We take in approximately 80% of the information around us through our vision – this alone is a very good reason to ensure that we take care of our eyes as best as we can and that we do our best to avoid any potential health complications. Doc. MUDr. Petra Svozílková, Ph.D. provides invaluable information on caring for your vision.
What is the difference between an eye exam by an eye doctor in a specialized practice and measurements carried out by an optician? Why are measurements by opticians insufficient for patients?
To save money or for reasons associated with time, many people opt for services offered by opticians who claim to provide “eye examinations”. Patients often feel that this covers the preventive part of an examination. However, the quality of these examinations varies based on the instruments the opticians use and depending on whether it is carried out by an optometrist or an ophthalmologist.
In the vast majority of cases, the examination only entails assessing the refraction to determine the best diopter-related visual aids. This however cannot match a complex eye exam which examines in detail the anterior segment and fundus of the eye, measures intraocular pressure and other similar procedures. In any case, by law, opticians are not allowed to apply diagnostic drops to dilate the pupils as they are not considered a medical facility. These drops are however required to carry out detailed examinations of the eye interior (fundus) and the peripheral retina. This applies even in cases when an eye doctor carries out an examination at the premises of an optician. It can therefore be said with certainty that an examination at an optician cannot replace an examination carried out at an ophthalmologist practice.
Can eye care be neglected?
There are various scenarios. Eye care can be neglected by parents when they underestimate the indicators that should require eye examinations. Adults treated for high blood pressure, diabetes or other diseases should undergo eye exams at least 1x each year. Unless the underlying disease is not addressed adequately by appropriate treatment, it is recommended to increase their frequency. Some of these diseases can manifest themselves through eye problems that can affect visual acuity. If a patient is not monitored frequently by an ophthalmologist and accompanying changes are not detected in time, it may not always be possible to restore the original level of vision.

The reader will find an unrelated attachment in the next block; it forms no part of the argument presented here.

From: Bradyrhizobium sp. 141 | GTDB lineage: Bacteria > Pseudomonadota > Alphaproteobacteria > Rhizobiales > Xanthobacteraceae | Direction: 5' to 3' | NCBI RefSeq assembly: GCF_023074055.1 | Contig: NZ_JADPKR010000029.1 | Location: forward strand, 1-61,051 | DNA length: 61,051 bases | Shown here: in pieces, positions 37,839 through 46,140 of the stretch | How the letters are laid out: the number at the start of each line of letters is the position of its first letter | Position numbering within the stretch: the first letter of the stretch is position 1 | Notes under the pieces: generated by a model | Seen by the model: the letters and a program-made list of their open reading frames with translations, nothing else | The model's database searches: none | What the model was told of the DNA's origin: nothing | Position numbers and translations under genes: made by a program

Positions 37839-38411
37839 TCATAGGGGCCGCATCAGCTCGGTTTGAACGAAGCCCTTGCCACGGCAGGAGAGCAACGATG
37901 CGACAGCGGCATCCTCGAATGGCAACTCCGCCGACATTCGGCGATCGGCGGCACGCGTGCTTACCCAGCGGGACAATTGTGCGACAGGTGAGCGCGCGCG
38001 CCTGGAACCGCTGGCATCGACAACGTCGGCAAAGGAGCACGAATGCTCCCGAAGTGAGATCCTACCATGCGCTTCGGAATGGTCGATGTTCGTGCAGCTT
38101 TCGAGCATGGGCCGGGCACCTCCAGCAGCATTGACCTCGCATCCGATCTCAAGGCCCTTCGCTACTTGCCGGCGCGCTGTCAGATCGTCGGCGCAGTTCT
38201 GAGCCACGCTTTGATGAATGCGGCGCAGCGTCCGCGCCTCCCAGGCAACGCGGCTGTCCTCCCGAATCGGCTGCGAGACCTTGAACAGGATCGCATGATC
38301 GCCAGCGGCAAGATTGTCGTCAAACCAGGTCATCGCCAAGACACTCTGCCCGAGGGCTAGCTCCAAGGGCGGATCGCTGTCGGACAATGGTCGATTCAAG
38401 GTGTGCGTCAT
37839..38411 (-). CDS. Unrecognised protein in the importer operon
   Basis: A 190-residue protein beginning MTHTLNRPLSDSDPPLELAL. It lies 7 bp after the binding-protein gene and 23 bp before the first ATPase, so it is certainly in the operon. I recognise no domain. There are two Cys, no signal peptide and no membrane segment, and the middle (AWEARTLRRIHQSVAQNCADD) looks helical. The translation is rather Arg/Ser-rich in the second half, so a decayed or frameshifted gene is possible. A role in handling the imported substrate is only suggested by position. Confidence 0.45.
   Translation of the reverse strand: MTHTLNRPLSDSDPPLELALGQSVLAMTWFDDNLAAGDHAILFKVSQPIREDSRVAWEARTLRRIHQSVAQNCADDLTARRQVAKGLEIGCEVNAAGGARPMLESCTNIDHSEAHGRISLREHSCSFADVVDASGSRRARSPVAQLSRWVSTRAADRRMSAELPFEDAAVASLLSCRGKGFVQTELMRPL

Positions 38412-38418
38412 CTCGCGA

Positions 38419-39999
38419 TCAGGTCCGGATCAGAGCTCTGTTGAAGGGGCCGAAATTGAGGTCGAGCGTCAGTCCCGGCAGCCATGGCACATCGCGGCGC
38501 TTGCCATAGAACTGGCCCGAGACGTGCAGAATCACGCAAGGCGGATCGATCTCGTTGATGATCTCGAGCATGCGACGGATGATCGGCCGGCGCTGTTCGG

After the age of 40, all patients without exception should undergo a preventive eye examinations to help in diagnosing glaucoma. The disease is often treacherous and insidious, frequently accompanied by no apparent complications. However, the nerve fibers of the optic nerve eventually start dying off and the process is irreversible – manifested by chronic progressive neuropathy of the optic nerve. Subjective symptoms are often experienced by patients and advanced stages of the disease. Glaucoma is a multifactorial disease but one of the main risk factors leading to its formation lies in increases in intraocular pressure. If treatment is not administered in time, the disease progresses and the patients experience a life-long degradation of their visual acuity accompanied by blind spots in the visual field. Long-term cases that are not treated appropriately can result in eventual blindness.
What endangers our vision the most?
Eye diseases that are diagnosed late are the primary danger. Many eye diseases can be improved or stabilized by timely application of treatment.
Is there any particular form of prevention with regards to eye care that will help avoid future problems?
The most effective prevention lies in preventive eye examinations where the ophthalmologist, based on actual findings, presents the patient with concrete recommendations. People should of course use glasses with UV filter protection while out in the sun as well as consume dietary supplements that are known to provide nutrition to the retina etc.
People who wear contact lenses should not forget about proper lens care, proper application times and regular visits to the eye doctor to examine the anterior segment, detecting any complications in time. Individuals who spend most of their time looking at a monitor often suffer from the dry eye syndrome. This occurs as a result of unconscious and insufficient eye blinking leading to the eye film drying up quicker. It is therefore recommended to use artificial tears without preservatives while working with a computer, especially when the patient is experiencing a burning eye sensation or general discomfort. In addition to these, it is necessary to use the correct visual diopter aid while working with a computer.
What eye injuries do you most commonly encounter at your practice?
Common eye injuries include eye erosion (abrasion), foreign bodies in the conjunctiva or cornea which are often introduced into the eye when for example working with metals or they can be organic in nature (parts of plants etc.). When there is no penetration, the problem can be addressed at a visit to the eye doctor’s practice. However, when the injury involves penetration or perforation of the eye, a surgical procedure is a must. Further, we come into contact with blunt force injuries to the eye (contusion), caused for example by squash balls, hockey pucks or a fight (fists). Sometimes, these injuries also accompany fractures of the orbital floor. Serious cases also include eye burn injuries caused by acid or lye.
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